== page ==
Hough Transform – Basic Shape Detection

The Hough Transform is a method to find shapes in an image. The classical transformation is initially designed to identify lines in the image. Later the transform extends to identify different kind of shapes such as circles, ellipses and even arbitrary objects. Hough’s transformation uses a voting scheme in a parameter space in a way that an “accumulator” is populated with present edge points. The voting procedure helps to improve the feature detection accuracy and overcome cases of missing or noisy feature parts. Тhe following steps briefly describe the Hough’s algorithm:

  • Extract edges using e.g. Sobel edge detector
  • Choose desired transformation e.g. line transform or circle transform
  • Iterate through the image and populate the accumulator using the transform from previous step
  • Search for the local maximum values inside the accumulator space


Hough Line Transform

A line that pass through a point x,y can be represented using the Polar coordinate system by the following equation:

hough_line_transformHough line transform

The equation above is used in a way that every significant edge pixel (e.g. x0,y0) is processed and plot all possible family of lines. Meaning that for each such point the prepared Polar accumulator (r, theta) is filled with calculated radius values at all possible angles. After the whole image is processed and the accumulator is filled, the last step is to find local maximums and retrieve the resulting lines. It should be noted that the returned lines do not contain any information about length and further processing is required to match the exact parts of the image with corresponding lines.

Hough Circle Transform

The math behind the Hough circle transform is similar to this used for lines detection described above. The voting accumulator cells are determined by the following equation:

x = R*cos(phi);
y = R*sin(phi);

Where R is the radius of the searched circles and phi is angle in radians from 0-2PI.

Hough Transform over Canvas2D

In order to optimize the algorithm execution and reduce needed time we use a pre-calculated lookup table (LUT) with x and y values respectively. The JavaScript code snippet below shows the lookup table creation:


// Compute the circle kernel (LUT)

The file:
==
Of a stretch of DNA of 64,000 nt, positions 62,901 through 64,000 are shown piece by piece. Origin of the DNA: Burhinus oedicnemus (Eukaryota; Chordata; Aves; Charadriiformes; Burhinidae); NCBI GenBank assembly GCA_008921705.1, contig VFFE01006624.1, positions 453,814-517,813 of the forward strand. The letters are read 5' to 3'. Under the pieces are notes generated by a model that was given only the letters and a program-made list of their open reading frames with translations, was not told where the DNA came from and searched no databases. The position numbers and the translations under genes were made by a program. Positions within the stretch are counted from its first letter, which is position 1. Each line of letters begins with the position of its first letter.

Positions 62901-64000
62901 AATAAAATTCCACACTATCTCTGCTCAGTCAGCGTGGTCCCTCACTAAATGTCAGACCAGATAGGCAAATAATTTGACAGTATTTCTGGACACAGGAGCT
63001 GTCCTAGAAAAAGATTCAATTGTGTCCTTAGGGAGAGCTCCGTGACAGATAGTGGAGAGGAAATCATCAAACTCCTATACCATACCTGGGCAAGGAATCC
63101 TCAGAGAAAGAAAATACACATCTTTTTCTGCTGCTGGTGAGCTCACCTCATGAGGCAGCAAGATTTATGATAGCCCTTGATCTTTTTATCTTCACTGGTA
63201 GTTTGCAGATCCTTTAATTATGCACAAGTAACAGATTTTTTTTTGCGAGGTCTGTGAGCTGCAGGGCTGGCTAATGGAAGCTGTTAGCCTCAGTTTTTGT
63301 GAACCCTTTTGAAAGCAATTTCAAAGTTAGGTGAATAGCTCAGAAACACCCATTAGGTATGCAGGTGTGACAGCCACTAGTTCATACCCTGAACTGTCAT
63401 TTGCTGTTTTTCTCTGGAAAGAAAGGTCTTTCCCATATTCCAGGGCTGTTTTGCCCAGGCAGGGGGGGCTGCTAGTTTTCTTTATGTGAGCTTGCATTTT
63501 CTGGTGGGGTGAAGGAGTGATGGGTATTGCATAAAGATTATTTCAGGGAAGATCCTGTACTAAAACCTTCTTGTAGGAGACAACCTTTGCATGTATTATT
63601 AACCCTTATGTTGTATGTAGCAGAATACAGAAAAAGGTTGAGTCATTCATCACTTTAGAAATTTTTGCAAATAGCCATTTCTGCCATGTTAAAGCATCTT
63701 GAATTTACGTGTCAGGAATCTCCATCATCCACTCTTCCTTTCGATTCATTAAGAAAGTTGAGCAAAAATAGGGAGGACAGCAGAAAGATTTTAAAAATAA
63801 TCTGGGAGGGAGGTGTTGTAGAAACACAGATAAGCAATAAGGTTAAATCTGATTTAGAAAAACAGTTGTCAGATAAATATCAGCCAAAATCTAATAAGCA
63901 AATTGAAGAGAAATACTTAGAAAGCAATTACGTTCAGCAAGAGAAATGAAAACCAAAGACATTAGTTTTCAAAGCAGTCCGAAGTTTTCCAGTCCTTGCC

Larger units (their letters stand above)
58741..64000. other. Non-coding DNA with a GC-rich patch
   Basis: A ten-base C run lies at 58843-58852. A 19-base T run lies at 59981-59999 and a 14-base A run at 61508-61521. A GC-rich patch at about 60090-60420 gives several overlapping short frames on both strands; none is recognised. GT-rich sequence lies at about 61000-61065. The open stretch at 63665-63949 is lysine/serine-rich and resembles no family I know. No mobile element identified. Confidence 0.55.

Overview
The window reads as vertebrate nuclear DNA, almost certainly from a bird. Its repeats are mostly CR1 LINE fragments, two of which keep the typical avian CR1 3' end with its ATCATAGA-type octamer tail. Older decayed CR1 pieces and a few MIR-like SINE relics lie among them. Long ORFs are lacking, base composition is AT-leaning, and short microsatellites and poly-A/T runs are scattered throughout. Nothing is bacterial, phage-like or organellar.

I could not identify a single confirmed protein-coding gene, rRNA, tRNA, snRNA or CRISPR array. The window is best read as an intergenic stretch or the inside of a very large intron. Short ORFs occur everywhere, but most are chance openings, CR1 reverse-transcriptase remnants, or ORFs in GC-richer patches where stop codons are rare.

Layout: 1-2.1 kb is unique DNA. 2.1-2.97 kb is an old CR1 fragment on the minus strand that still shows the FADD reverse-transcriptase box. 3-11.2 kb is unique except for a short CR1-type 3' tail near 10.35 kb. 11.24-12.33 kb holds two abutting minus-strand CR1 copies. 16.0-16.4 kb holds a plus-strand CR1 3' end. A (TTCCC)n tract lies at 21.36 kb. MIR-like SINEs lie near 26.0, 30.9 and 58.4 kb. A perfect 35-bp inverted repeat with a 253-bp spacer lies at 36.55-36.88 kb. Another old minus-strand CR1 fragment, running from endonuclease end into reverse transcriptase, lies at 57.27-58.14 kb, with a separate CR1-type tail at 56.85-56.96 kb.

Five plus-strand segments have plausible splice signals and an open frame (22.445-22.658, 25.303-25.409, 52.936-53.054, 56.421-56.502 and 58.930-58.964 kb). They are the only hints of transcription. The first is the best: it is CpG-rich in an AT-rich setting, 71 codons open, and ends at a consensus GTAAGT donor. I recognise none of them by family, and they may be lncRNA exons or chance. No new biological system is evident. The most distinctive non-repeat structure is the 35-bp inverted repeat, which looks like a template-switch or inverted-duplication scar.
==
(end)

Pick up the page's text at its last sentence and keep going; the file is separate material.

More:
var kernel = [{x: ~~(r*Math.cos(0)), y: ~~(r*Math.sin(0))}];
	for (var i = 1; i < 380; i++){
		var phi = i*Math.PI/180;
		var x = ~~(r*Math.cos(phi));
		var y = ~~(r*Math.sin(phi));
		var last_element = kernel[kernel.length - 1];
		if (last_element.x != x || last_element.y != y)
				kernel.push({x: x, y: y});

Next step is to loop through image pixels and execute the voting procedures. At every pixel the overall sum is calculated using the lookup table. See the code fragment below:


	// Create buffer using pixels.data ctor
	var buff = new pixels.data.constructor(new ArrayBuffer(pixels.data.length));
	var data = pixels.data;
	var w = pixels.width - r;
	var h = pixels.height - r;
	var i, j, bpr = pixels.width*4;
	for (i = r; i < h; i++){
		for (j = r; j < w; j++){
			var sum = 0, l = kernel.length;
			for (var k = 0; k < l; k++){
				var x = j + kernel[k].x;
				var y = i + kernel[k].y;
				sum += data[bpr*y + x*4]; // Assume it's grayscale
			const pos = bpr*i + j*4;
			buff[pos + 0] = buff[pos + 1] = buff[pos + 2] = ~~(sum / l);
			buff[pos + 3] = 255;


Hough Transform using OpenGL (WebGL)


In case of GPU based algorithm, the Hough Circle Transform can be obtained using the following OpenGL fragment shader:

precision mediump float;

// our texture
uniform sampler2D u_image;
uniform vec2 u_textureSize;
uniform float u_r;
#define M_PI 3.1415926535897932384626433832795
#define PHI_STEP M_PI/180.0

void main() {
	vec2 onePixel = vec2(1.0, 1.0) / u_textureSize;
	vec2 textCoord = gl_FragCoord.xy / u_textureSize;
	vec4 sum = vec4(0.0);
	float phi = 0.0;
	for (int i = 0; i < 360; i++)
		phi += PHI_STEP;
		sum += texture2D(u_image, textCoord + onePixel*vec2(u_r*cos(phi), u_r*sin(phi)));
	gl_FragColor = vec4(vec3(sum / 360.0), 1.0);

Hough Transfrom Demo Application:

Sigma: 3

Related Articles:

Gaussian blur